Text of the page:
In Talks, China Takes Hard Line, Claims All of Galwan

Three days after Indian and Chinese military commanders met on Saturday in Chushul, Ladakh, to discuss the crisis posed by the two armies traditionally occupied by thousands of Chinese soldiers in the area, top military sources in India swiftly reformed Sought to illustrate the situation. .

Claiming that the two sides – the People’s Liberation Army (PLA) and the Indian Army – “retreated slightly” after Saturday’s meeting, army sources revealed that another Sino-Indian meeting was held at a more junior level on Wednesday Will.

However, sources on the ground portray a distant picture of Chinese incursions along the Line of Actual Control (LAC). He says that during the negotiations, PLA negotiators rejected the Indian demand for Chinese troops to withdraw from their occupied territories in May and restore the status quo to prevail in April.

In fact, during military-to-military talks on Saturday, China refused to discuss its incursion into the Galvan River Valley, rather than claiming ownership over the entire region.

Underlining these sharp conflicts between Indian and Chinese positions, no joint statement was issued after Leh Corps commander Lt Gen Harinder Singh called on PLA Major General Liu Lin, who called on the South Xinjiang military to thwart the confrontation. Was the head of the region.

Nor did New Delhi release any details about the military discussion. On Tuesday, top sources in the army presented the media with a military version of the events after sharp criticism from opposition members including Congress party Rahul Gandhi.

According to their version, the Indian and Chinese core commanders met each other for about three hours before engaging further during delegate-level talks. The two sides “identified five places of mutual consent and conflict” between the PLA and Indian troops. These include Pangong Tso Lake and the northern coast of Chushul, Patrolling Point 14 (PP14), PP15, PP17.

The fact that these conflict sites do not make any mention of the Gallavan River Valley is believed to argue that the area was not on the agenda for discussion.

Galvan River Valley

During the negotiations, the PLA indicated that they were taking control of the Galvan River Valley, which has traditionally been a peaceful area where China followed a claim line. Now PLA negotiators have claimed ownership of the entire Galvan Valley, claiming that China controlled the hillside along the Galvan River for as long as they can remember.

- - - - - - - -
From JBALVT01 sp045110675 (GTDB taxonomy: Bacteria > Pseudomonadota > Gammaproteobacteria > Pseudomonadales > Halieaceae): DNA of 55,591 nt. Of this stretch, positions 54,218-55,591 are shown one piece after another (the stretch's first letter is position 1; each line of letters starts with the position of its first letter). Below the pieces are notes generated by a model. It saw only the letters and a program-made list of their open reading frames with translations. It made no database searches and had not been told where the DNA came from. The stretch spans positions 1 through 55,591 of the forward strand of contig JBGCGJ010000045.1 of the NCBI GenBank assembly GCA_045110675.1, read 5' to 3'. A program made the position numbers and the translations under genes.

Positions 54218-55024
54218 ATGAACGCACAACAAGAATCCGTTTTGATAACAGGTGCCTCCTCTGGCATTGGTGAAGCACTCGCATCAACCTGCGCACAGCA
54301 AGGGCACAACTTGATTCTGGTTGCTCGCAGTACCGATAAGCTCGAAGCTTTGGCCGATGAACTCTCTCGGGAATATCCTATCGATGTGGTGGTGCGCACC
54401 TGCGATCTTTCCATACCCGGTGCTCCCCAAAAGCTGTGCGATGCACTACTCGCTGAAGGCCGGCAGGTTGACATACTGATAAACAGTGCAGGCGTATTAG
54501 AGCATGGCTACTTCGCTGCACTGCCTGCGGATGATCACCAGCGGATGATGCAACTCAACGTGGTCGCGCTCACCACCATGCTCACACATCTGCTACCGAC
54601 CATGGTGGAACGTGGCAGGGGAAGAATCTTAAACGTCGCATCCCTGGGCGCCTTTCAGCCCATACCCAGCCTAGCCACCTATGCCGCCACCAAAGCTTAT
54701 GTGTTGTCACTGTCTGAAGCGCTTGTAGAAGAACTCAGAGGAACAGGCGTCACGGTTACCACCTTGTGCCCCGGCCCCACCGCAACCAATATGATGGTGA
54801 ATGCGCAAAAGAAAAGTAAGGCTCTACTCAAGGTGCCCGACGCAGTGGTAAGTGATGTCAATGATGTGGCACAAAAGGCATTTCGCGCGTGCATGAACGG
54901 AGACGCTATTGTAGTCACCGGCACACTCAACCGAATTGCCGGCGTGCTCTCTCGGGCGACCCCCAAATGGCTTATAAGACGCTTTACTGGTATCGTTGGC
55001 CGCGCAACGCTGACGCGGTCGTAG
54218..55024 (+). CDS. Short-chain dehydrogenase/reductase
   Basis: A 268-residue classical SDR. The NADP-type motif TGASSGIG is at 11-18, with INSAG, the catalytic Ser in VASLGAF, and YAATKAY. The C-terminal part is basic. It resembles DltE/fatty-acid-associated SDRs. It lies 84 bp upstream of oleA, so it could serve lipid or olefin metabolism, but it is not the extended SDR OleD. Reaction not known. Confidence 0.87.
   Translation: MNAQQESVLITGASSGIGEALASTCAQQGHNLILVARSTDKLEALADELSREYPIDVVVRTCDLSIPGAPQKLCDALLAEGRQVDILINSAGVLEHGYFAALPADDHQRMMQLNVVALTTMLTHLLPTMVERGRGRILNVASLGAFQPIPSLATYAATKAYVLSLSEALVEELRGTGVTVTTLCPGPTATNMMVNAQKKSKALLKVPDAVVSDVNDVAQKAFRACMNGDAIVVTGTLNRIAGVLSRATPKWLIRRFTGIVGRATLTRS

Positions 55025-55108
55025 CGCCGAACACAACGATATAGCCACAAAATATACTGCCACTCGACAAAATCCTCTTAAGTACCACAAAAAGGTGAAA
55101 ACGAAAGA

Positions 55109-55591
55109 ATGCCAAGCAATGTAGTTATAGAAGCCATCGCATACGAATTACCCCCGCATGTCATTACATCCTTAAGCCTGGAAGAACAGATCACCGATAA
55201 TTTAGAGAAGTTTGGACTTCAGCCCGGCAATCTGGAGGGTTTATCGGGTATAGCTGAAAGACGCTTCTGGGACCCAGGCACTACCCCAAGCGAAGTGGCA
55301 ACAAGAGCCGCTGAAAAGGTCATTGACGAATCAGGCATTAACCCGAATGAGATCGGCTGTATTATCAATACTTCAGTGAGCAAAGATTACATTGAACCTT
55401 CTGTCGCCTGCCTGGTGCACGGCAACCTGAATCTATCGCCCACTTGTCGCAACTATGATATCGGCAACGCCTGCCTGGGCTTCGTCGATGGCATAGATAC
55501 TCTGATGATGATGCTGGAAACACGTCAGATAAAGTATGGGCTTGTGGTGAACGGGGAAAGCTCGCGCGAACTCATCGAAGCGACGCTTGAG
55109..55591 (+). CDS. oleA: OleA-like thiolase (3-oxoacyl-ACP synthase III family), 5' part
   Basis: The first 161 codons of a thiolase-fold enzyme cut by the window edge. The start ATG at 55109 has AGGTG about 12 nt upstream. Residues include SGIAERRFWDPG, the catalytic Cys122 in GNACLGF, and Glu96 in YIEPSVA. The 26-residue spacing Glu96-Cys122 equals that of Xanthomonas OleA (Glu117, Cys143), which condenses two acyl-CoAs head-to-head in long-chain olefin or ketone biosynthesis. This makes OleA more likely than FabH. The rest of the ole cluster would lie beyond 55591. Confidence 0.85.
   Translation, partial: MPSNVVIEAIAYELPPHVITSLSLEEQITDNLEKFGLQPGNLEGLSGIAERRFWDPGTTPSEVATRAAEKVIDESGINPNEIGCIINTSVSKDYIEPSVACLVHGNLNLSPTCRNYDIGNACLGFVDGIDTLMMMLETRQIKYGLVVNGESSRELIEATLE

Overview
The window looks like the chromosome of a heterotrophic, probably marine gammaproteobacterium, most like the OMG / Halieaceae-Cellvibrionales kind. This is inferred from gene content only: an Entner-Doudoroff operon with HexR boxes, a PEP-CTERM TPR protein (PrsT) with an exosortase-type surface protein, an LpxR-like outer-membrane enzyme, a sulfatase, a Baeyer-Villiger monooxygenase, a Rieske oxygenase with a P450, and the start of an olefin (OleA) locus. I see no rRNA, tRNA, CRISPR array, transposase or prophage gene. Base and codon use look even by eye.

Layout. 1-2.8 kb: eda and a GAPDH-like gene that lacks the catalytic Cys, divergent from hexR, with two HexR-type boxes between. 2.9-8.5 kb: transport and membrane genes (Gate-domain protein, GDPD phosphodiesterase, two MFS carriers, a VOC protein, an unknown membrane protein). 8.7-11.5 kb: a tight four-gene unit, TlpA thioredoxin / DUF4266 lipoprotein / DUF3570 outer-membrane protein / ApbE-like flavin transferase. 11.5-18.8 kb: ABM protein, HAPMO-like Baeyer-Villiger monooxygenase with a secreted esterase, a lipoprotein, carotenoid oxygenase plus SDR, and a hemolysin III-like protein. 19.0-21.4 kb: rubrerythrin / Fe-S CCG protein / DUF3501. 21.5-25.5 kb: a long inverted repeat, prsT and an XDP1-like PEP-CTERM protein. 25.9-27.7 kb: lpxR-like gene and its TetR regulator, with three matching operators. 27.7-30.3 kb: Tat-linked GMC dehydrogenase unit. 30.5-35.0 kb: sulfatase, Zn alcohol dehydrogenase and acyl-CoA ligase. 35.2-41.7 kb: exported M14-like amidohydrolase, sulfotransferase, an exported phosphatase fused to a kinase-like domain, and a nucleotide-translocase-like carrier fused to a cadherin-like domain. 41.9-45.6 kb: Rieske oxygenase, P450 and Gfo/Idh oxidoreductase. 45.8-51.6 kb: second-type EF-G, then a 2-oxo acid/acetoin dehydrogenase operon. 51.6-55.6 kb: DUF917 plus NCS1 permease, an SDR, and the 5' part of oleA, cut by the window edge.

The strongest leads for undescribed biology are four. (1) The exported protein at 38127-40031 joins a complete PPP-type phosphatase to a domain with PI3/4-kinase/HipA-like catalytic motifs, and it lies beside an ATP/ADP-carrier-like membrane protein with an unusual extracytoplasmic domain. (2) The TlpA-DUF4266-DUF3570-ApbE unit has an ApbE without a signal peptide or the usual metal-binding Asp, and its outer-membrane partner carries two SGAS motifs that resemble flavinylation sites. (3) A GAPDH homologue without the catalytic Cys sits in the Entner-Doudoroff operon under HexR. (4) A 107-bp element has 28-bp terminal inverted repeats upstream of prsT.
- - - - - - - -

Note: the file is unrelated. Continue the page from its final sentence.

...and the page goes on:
The PLA alleged that India had built a one-kilometer-long track from the Shyok-Galvan River Junction, heading east along the Galawan River, an encroachment of Chinese territory. He alleged that India is developing this track as a metal (black-topped) road.

Representatives of the Indian Army counted that the Chinese had built a metal road where the LAC was present until May – which flows into the Galawan Shyok River, five kilometers away – and that the road would soon cross the LAC. The Chinese responded that the Galvan Valley is their territory and it was legitimate for them to build a road in it.

Indian interlocutors also objected to the deployment of PLA troops in the area around Gogra post. Sources say the PLA did not give a vague response.

Nor was there a vague PLA response to Indian allegations that the Chinese were building a road on the LAC between Hot Springs and Gogra towards India.

Pangong Tso Region

Responding to Indian allegations of Chinese incursions into the Pangong Tso North Bank, PLA negotiators claimed that they “worked correctly” in constructing a blighted road to Finger 4 and preparing defensive positions in that disputed area.

Before May, the Indian Army regularly patrolled Finger 8 to eight kilometers east of Finger 8 to its alleged LAC. However, since May 5, when thousands of PLA troops blocked and outpaced Indian troops in that area, unable to go beyond Finger 4, which the Chinese now claim is LAC.

Chinese military officials acknowledged that the aggression with which PLA soldiers attacked Indian troops in Pangong Tso in mid-May was “not in the right spirit,” but it surpassed the PLA version of the Indian Army patrol LAC There was a response to do.

The Indian Army also brought up the need to reduce further deployment of PLA soldiers, armored vehicles and artillery guns. The Chinese responded that they would have to refer the matter to their superiors.

Profit and Loss

Army sources say the PLA has strategically gained an edge in the Galawan Valley, where they now occupy positions on the strategic Darbuk-Shyok-Doulet Beg Oldi (DSDBO) road to Dengsang at the base of the Karakoram Pass. Let’s do it.

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